Two of the kids from my old stable are taking lessons there and were taking a double lesson together yesterday when we got there to tack up Tiny for our lesson. I spent some time talking to their parents and it was a little surreal having so many familiar faces at a new barn. There are a lot more younger pre-teen kids there since this instructor starts teaching kids as young as 4 years old, and so far they seem like nice kids. It's just new. New always makes me nervous.

I went for my second lesson with V. the new instructor on Thursday. I woke up at 1am the night before stressing out about having to ride her horse, Rolls again. And I even considered some ways to get out of the lesson. But when I got there it wasn't rainy or windy which helped, and I just straight out told her I was scared of Rolls. But I went out and got him from the pasture anyway. I said it would help if I was alone in the pasture with him and put his halter and all that on myself instead of having her do it and hand him off to me. She agreed and just loomed around on the other side of the fence. I gave him a carrot (hoping to bribe him into being calmer) and was very even and deliberate about my movements and watched him for any signs of being anxious. It seemed to really help because he was a lot calmer with me. Even when I rode him he was a lot calmer. And he didn't even spook the whole lesson. There was one experience where he was trotting and he stumbled on one of his back legs and that scared him so he just leapt up in the air. I stayed on (although lost my balance and lost my stirrups). I didn't even know what happened at first - all I knew was "That felt unusually bumpy ... wait - why are we flying?"

I took most of the lesson on the lunge line because I'm too scared of Rolls to trot on my own with him yet. But after our lesson V. told me to walk him around off the lunge line for a bit before getting down. As soon as V. took the lunge line off he stopped and waited for me to get down. When I didn't, and actually kicked him and asked him to go, he put his ears back and stomped his front foot. I said no, and kicked him and told him to go again - once again, ears back, foot stamping. I tried it one more time and he did the same thing and I thought, "Great! Now he's pissed off and he's going to throw me!" So V. came over to get him to walk and I said, "No, I need to do this on my own!" and she said, "Good girl!" and walked away. So, I sat for a minute to give him time to chill out and me time to compose myself, then I kicked him three times fast and said, "Walk on!" in a firm voice and sure enough he started walking. Half way round the circle he stopped, snorted, pinned his ears and stamped so I did the same thing and said, "We're going to stay out here all night until you go all the way around this circle at walk." And sure enough he did it! I was proud of myself.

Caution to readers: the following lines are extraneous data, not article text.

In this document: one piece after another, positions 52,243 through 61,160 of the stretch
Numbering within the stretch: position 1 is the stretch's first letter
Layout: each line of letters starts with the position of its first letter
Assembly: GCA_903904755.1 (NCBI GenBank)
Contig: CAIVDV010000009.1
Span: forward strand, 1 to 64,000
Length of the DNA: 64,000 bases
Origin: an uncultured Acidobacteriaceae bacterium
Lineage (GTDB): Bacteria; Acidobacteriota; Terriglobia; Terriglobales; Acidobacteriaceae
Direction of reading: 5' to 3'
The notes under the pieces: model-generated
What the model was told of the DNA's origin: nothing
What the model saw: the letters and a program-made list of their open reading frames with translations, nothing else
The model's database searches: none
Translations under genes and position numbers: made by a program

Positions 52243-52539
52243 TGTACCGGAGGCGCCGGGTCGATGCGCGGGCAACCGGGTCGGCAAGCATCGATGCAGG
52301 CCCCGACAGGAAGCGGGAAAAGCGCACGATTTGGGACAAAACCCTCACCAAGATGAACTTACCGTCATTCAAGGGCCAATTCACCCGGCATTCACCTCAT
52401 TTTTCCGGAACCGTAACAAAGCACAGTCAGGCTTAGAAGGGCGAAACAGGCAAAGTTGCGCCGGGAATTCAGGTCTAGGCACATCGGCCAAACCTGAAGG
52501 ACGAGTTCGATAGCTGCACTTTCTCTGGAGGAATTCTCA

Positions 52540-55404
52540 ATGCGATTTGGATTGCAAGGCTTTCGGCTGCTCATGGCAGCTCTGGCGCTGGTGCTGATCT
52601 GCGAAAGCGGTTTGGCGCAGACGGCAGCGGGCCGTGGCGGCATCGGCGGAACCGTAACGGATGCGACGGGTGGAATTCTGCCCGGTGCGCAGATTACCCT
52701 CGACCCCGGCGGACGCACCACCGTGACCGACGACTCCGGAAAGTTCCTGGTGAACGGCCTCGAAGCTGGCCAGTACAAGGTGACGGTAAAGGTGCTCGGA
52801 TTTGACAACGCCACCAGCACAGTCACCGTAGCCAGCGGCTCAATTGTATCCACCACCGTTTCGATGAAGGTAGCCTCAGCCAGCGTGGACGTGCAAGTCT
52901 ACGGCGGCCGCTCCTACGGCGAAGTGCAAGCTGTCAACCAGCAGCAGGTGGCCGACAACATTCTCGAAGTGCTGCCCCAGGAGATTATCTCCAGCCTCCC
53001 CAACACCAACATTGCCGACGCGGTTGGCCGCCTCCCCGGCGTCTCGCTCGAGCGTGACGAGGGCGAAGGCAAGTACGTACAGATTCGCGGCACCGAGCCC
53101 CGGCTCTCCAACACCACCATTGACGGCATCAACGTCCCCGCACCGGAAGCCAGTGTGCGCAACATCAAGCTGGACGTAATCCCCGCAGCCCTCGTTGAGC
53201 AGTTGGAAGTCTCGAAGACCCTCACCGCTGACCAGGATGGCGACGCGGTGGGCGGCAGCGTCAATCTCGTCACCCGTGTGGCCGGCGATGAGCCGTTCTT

I noticed yesterday in my daughter's lesson that she talks to Tiny just like I talk to horses I ride. At first when Tiny was trying to go faster my daughter would sit back, give her some half halts and say, "We're not trotting yet, Tiny. We're walking. Just walking. I didn't tell you you could trot yet." And she sounded just like me! So cute!